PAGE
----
Unfortunately, when the rebuilder at the original shop was replacing the array of bad parts, he chose to purchase replacement shift solenoids from a reman facility instead of getting new ones from a distributor. The replacement solenoids were actually from a later model MDX, which look almost identical to previous models which of course is no shock when it comes to Honda transmission components. This situation illustrates the importance of “look before you leap” when replacing stuff in Honda transmissions.

When Honda redesigned the MDX transmission in 2003, the shift solenoids were relocated internally however they were accessible externally, which was a plus (Figure 1).

With the linear A/B solenoids and support plate removed, all four shift solenoids are exposed, two brown connector and two black connector designs. The solenoids are bolted to the accumulator valve body, which is attached to the bell housing, (Figure 2). The brown connector solenoids are toward the top of the valve body with the black connector solenoids toward the bottom. The case connector wire terminals are also brown and black accordingly.

The brown and black connector solenoids used for MDX from ’03 to ’06 were basically the same in appearance and operation (Figure 3A). All four solenoids are NO (normally open) with silver colored housings and a comparable barrel design. A close-up of the orifice holes is one way to determine if the solenoid is normally open (Figure 3B). The color of the harness wire should always be recorded during disassembly to avoid problems down the road.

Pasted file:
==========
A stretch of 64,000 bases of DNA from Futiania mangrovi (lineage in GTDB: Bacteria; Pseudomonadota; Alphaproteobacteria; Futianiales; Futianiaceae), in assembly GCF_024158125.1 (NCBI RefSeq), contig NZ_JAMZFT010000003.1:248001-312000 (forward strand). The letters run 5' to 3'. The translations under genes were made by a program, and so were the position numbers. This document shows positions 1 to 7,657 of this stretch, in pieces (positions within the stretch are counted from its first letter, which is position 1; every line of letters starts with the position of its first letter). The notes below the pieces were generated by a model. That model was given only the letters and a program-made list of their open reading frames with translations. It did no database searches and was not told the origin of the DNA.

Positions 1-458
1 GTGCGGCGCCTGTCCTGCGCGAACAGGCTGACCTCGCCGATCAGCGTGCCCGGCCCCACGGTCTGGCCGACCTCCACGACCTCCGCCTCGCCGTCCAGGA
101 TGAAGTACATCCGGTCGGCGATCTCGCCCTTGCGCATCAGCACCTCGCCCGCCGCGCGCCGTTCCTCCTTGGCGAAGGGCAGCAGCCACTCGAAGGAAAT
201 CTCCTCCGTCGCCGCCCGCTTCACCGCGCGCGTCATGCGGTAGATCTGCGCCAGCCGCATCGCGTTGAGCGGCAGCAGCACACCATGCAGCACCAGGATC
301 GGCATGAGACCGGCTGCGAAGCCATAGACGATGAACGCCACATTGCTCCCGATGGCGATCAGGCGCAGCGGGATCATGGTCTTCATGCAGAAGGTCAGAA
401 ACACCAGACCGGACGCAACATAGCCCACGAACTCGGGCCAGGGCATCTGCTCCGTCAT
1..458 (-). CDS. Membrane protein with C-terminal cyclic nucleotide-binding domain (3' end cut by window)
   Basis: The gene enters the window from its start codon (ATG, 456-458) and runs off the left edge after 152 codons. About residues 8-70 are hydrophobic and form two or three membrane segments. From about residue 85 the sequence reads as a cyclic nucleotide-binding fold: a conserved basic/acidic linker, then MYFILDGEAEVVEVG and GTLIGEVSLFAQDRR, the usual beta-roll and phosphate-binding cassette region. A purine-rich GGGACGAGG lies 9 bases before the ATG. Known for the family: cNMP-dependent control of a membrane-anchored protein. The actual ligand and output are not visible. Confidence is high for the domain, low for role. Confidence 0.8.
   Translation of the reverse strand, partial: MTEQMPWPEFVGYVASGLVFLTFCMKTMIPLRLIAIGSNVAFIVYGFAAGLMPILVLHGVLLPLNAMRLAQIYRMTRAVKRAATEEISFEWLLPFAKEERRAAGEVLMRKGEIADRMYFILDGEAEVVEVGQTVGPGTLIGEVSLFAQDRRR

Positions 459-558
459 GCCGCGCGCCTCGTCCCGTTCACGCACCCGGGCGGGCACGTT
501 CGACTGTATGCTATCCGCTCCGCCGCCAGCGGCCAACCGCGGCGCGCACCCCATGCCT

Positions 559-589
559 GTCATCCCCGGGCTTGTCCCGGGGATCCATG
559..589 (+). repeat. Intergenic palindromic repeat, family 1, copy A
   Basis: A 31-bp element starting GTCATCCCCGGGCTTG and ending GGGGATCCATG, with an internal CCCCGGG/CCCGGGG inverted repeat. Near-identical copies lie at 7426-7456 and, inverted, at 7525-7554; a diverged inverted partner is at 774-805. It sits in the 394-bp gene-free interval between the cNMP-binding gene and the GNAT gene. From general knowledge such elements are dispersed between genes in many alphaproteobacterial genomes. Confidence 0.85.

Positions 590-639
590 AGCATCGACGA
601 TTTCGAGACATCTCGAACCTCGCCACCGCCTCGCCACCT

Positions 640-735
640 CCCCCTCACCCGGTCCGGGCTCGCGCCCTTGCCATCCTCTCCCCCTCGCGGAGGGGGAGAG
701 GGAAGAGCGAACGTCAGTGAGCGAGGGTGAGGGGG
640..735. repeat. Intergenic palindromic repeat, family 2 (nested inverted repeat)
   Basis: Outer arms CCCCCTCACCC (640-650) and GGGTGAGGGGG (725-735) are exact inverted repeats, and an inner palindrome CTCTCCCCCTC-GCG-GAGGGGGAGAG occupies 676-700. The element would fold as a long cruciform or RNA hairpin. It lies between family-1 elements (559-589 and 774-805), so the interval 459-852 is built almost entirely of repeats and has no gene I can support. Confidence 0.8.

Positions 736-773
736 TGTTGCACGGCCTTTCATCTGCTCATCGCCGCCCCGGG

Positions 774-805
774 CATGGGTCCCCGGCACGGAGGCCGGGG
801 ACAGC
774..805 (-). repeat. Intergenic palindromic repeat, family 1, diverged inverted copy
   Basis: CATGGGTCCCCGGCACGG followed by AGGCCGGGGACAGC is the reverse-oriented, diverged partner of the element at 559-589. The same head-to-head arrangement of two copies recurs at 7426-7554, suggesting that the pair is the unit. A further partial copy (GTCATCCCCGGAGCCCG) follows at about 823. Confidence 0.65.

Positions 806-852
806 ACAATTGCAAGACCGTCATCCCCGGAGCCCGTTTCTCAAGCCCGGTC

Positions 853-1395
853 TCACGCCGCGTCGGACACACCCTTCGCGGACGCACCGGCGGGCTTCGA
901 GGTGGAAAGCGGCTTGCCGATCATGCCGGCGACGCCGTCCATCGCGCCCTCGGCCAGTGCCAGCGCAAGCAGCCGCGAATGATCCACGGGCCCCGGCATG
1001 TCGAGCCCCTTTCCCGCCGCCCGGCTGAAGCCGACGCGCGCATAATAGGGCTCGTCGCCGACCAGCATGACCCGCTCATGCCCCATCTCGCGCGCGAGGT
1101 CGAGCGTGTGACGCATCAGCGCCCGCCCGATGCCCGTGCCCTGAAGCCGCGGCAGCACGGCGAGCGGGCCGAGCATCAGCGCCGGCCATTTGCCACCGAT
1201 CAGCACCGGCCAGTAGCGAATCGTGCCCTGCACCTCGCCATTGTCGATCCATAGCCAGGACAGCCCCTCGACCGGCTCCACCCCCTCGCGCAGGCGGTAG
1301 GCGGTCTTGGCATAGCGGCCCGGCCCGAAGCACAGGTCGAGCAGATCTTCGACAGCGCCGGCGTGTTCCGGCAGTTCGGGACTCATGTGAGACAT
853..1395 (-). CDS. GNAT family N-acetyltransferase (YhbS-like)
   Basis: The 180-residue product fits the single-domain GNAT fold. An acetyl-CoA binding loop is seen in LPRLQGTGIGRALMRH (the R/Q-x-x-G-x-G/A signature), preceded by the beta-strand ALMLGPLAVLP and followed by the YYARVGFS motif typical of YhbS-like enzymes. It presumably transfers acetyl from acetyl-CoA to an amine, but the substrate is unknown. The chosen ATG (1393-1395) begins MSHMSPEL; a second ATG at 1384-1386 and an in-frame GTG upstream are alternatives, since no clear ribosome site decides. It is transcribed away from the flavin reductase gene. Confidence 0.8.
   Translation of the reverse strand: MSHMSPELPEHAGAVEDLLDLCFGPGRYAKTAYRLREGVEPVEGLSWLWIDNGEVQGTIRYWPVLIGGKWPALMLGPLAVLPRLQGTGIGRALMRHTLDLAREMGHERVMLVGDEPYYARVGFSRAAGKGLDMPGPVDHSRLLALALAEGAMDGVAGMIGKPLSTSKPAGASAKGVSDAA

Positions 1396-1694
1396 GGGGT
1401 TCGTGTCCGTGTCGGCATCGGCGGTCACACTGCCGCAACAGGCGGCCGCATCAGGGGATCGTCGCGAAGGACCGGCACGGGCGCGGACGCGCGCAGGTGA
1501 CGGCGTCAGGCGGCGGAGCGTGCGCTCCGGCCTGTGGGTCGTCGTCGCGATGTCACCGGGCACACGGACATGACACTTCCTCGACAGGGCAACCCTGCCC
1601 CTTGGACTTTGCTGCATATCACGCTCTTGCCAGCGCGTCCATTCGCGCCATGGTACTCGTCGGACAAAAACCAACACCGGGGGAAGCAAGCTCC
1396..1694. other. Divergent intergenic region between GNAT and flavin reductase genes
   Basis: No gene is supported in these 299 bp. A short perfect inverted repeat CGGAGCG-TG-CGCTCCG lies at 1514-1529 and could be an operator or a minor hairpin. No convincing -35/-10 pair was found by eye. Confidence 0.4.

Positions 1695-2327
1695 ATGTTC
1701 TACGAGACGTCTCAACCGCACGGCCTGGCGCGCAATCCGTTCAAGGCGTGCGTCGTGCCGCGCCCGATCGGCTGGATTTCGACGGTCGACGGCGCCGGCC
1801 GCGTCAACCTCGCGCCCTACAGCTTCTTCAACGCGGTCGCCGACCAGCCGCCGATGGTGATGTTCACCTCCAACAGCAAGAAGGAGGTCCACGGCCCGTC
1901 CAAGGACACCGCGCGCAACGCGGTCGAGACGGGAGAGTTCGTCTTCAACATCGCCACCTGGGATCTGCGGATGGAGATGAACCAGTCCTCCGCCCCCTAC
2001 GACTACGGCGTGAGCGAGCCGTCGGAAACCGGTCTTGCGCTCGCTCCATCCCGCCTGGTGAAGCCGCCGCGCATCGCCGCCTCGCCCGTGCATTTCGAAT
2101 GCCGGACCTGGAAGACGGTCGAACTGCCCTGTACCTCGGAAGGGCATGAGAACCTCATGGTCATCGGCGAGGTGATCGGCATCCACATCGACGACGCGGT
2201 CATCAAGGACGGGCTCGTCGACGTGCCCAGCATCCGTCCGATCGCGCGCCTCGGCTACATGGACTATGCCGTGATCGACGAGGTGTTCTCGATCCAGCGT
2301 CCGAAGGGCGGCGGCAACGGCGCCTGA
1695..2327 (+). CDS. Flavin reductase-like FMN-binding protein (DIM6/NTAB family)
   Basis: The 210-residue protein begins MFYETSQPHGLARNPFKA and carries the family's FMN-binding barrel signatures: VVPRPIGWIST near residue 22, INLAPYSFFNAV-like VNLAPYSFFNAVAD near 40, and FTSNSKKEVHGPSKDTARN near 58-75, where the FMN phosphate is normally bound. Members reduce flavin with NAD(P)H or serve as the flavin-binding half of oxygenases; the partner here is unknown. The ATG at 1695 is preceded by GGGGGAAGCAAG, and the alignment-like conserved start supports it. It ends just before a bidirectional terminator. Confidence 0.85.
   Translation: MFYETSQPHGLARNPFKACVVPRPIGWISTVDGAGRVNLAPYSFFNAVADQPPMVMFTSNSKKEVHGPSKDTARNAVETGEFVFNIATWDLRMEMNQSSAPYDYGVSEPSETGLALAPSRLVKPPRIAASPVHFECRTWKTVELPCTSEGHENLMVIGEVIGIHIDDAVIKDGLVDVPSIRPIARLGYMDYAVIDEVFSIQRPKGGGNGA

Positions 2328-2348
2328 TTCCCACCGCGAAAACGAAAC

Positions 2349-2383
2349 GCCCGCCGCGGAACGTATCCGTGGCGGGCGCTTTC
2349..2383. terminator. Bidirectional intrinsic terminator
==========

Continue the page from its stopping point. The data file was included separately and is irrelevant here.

The solenoid firing order for a ’03 to ’06 MDX is unique to those models (Figure 4A). The actual shift solenoids are coded as A, B &C with the lockup solenoid coded as D, although it is omitted from the solenoid operation chart. The lockup solenoid can be operated under various conditions.

It is also important to not only know where a brown or black connector solenoid should be but, to know which letter that the solenoid is for diagnostic purposes because all models are not created equal (Figure 4B). The accumulator body illustrated is somewhat upside down resulting in the two brown solenoids (A & C) being below the two black solenoids (B & D) therefore, verify all positions before replacing any solenoid.

The main culprit in this scenario was the black connector solenoids that the first rebuilder received from the reman facility. The builder did not realize that the solenoids he received were for ’07-up MDX models. For some reason Honda decided to change only the black connector solenoids in 2007 to a NC (normally closed) design without drastically changing the physical appearance. The brown solenoid part number remained the same for later models (Figure 5). One way to tell the difference in design is by the orifice hole in the barrel. The brown solenoid on the left has a slightly smaller orifice hole than the NC black connector solenoid on the right and the O-ring positions are slightly different. In addition, the new design solenoids have a black body, not silver.

Part numbers:

  • Brown connector (’03-09) 28400-RDK-003
  • Black connector (’03-06) 28500-RDK-003
  • Black connector (’07-09) 28500-RJB-004

Beyond the physical differences and to make matters worse, the solenoid firing order was changed in 2007 (Figure 6A). When doing diagnosis on MDX or for that matter any Honda, always refer to the appropriate charts to avoid chasing ghost. At least the later model chart includes the lockup (D) solenoid operation unlike the chart for previous models.

Another slight wrinkle that occurred between models had to do with terminology. Although early and late models all use two brown and two black solenoids, the letter designation was changed in relation to solenoid position (Figure 6B). When dealing with ’03-06 MDX models refer to solenoid position chart in Figure 4B and use the chart in Figure 6B for ’07-09 MDX models.

Lastly, regardless of application make sure to connect the correct harness wire to each solenoid to avoid any issues (Figure 7). The electrical case connector and harness wire colors are the same for 2003 up MDX models; just the names were changed to protect the innocent.


Transmission Digest